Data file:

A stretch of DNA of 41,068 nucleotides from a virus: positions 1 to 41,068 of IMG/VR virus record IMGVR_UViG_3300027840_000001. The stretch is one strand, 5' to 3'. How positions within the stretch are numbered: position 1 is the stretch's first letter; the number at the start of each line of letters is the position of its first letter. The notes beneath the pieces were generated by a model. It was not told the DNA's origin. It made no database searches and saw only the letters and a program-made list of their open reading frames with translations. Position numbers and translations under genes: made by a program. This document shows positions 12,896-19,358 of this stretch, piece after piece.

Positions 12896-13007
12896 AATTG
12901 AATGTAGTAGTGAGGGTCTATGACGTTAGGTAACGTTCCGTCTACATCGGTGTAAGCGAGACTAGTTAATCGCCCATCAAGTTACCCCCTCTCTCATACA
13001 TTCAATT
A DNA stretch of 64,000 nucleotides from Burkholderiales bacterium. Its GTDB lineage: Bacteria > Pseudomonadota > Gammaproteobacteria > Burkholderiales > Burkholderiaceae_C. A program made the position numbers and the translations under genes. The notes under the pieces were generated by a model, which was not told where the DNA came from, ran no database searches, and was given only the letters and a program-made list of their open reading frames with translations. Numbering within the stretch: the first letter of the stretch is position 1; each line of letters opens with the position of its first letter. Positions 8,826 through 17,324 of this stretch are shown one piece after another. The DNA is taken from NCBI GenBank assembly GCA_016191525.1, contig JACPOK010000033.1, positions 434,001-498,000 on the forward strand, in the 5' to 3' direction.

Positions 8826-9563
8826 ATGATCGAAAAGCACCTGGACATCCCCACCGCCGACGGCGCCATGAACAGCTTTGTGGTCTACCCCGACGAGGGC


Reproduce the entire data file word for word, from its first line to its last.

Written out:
A stretch of DNA of 41,068 nucleotides from a virus: positions 1 to 41,068 of IMG/VR virus record IMGVR_UViG_3300027840_000001. The stretch is one strand, 5' to 3'. How positions within the stretch are numbered: position 1 is the stretch's first letter; the number at the start of each line of letters is the position of its first letter. The notes beneath the pieces were generated by a model. It was not told the DNA's origin. It made no database searches and saw only the letters and a program-made list of their open reading frames with translations. Position numbers and translations under genes: made by a program. This document shows positions 12,896-19,358 of this stretch, piece after piece.

Positions 12896-13007
12896 AATTG
12901 AATGTAGTAGTGAGGGTCTATGACGTTAGGTAACGTTCCGTCTACATCGGTGTAAGCGAGACTAGTTAATCGCCCATCAAGTTACCCCCTCTCTCATACA
13001 TTCAATT
A DNA stretch of 64,000 nucleotides from Burkholderiales bacterium. Its GTDB lineage: Bacteria > Pseudomonadota > Gammaproteobacteria > Burkholderiales > Burkholderiaceae_C. A program made the position numbers and the translations under genes. The notes under the pieces were generated by a model, which was not told where the DNA came from, ran no database searches, and was given only the letters and a program-made list of their open reading frames with translations. Numbering within the stretch: the first letter of the stretch is position 1; each line of letters opens with the position of its first letter. Positions 8,826 through 17,324 of this stretch are shown one piece after another. The DNA is taken from NCBI GenBank assembly GCA_016191525.1, contig JACPOK010000033.1, positions 434,001-498,000 on the forward strand, in the 5' to 3' direction.

Positions 8826-9563
8826 ATGATCGAAAAGCACCTGGACATCCCCACCGCCGACGGCGCCATGAACAGCTTTGTGGTCTACCCCGACGAGGGC